@Bigbrother, I haven't quite seen "Serpico" yet even though I have that movie on DVD which was based on a real life event, and that filling out reports does not on anyway enhance any of the "Dirty Harry" movies and is deemed as unnecessary when it's assumed that he already did, the same with many other action films including "Lethal Weapon" and the "Die Hard" movies, I mean they could've shown some of them filling up reports and asking around for witnesses but that would bore the living hell out of the viewers since it doesn't keep viewers interested in any shape of form - it's like going to the bathroom! In this particular instance, obvious proper police procedure would have served it's purpose if the movie addressed that and obviously had been ignored or compromised to convenient the actions of it's characters, especially if it's as grisly as a killing that is nearby the complex!


"Maybe some people care more about acting than inconsistencies"

@King Simba, and yes I agree... that can be a fair analogy because "not" everybody judge movies on the same level, but to address the 12 year old girl (plot spoilers)as I recall, her supposedly assumed father had already been dead at this point therefore she was living alone all by herself which the only person who verbally spoke to her was the homicide detective who I thought was a total douche since the murder was so grisly, and at that point "chose" not to have backup was not a natural thing to do in that instance which dumbed the film down since 1) at this point her assumed father has already been dead with no other adult to look after her, and the police would've come to her dead father's place of residence just to inform her and 2) child services would've intervened and would brought police escort since he was linked to other murders and they would've got a warrant to search her duplex and would've found ID's and blood stains since it can be hard to get rid of!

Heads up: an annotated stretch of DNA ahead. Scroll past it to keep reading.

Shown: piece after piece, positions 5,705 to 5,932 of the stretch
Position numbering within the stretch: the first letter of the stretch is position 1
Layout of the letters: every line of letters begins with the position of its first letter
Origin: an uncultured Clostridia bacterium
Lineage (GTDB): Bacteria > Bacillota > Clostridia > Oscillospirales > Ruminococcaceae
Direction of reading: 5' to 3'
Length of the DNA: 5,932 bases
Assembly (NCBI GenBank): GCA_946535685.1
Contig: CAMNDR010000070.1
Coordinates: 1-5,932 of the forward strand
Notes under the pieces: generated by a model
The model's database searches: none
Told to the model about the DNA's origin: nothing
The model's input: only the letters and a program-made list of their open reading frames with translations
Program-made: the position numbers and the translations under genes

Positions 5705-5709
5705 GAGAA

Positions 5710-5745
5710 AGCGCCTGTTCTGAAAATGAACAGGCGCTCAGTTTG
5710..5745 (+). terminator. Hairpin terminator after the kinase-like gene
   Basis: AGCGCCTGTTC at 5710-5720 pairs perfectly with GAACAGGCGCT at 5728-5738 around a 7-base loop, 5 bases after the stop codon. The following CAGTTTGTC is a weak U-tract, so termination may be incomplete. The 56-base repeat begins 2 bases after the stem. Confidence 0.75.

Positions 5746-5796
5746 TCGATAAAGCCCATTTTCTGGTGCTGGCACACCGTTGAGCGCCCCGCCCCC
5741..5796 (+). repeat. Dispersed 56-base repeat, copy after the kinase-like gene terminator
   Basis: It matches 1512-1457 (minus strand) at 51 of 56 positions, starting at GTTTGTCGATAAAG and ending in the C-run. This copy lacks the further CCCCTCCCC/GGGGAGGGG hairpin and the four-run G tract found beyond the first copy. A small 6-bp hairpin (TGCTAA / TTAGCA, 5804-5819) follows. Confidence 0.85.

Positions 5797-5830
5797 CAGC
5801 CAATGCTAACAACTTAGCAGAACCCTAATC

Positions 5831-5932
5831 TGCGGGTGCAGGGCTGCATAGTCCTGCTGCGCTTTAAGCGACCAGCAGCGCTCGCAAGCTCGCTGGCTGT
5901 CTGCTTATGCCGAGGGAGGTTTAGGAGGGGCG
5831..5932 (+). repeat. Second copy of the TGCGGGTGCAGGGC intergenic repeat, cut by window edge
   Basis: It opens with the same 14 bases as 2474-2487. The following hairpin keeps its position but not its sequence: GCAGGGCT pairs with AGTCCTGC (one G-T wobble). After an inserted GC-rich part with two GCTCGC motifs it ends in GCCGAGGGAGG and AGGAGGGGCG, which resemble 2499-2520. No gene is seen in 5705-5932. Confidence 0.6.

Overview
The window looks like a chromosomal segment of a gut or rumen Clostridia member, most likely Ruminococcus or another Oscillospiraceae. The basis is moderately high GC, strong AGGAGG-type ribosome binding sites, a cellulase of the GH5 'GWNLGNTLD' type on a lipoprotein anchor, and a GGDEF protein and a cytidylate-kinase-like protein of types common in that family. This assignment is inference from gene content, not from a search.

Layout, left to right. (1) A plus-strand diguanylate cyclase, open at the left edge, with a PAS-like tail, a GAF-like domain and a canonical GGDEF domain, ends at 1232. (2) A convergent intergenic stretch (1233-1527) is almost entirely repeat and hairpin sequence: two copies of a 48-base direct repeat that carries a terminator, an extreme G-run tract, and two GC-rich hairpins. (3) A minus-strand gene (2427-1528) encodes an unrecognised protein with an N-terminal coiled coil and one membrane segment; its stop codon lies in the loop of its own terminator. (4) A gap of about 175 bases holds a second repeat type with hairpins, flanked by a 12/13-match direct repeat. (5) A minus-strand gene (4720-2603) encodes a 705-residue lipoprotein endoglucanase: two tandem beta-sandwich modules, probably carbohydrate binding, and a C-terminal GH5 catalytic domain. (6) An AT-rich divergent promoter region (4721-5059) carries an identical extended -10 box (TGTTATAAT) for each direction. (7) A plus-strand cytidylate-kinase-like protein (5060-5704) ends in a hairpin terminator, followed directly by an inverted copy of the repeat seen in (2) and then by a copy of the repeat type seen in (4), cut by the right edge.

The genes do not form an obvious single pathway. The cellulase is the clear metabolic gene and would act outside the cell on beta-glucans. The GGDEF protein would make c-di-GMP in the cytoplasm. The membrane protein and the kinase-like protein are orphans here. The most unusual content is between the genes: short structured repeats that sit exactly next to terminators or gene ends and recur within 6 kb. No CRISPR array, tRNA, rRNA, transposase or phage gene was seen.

The only thing "Let Me In" did well was explain the role of the father who was played by Richard Jenkins! And that you may be right, that the whole point of the movie was to showcase the relationship between it's two main characters than the consistencies of it's plot but again they're still part of a story that is being told!

Jun 28 - 01:23 PM

Gage Kent

Gage Kent

An underrated actor who plays in some very underrated movies. I thought The Man Who Wasn't There was extremely underrated. Loved it. Guess not a whole lot of people were on the same page.

Jun 26 - 11:34 PM

Alberto Balsalm

Alberto Balsalm

Strong lack of Step Brothers!

Jun 27 - 04:41 AM

Luck  Dragon

Luck Dragon

Forgot about that! He spanks Will Ferrell, something Will had coming to him ever since "Land of the Lost."

Jun 27 - 05:44 AM

Jacob Battyanyi

Jacob Battyanyi

Land of the Lost came out AFTER Step Brothers. Are you saying that the spanking was because they knew he would be in that shitty movie the following year?

Jun 28 - 01:00 PM

Ethan Sam

Ethan Sam

I understand how these lists are made, but I really wish the RT staff would just make a list based on opinion and personal preference. I mean I can look up Richard Jenkins' resume and see what his highest rated films are. Give me a personalized list that isn't based on the tomato-meter

Jun 27 - 07:21 AM

Kevin Stein

Kevin Stein

I agree that North Country is a great movie. This list really isn't the best Richard Jenkins movies. It's the most highly reviewed Richard Jenkins movies (on Rotten Tomatoes of course). I think North Country is better than some on this list, but that's the standard they are using and North Country only got 68% on Rotten Tomatoes.

Jun 27 - 11:56 AM

Willem DaPerson

Willem DaPerson

I can't believe I haven't seen a single one of these...

Jun 27 - 01:00 PM

Jack Farrell

Jack Farrell

Dude's my neighbor.

Jun 27 - 01:25 PM

SecondBest

This Guy

Awesome actor, Like him in everything I see him in. Even in crap films he is usually the bright spot.

Jun 27 - 01:26 PM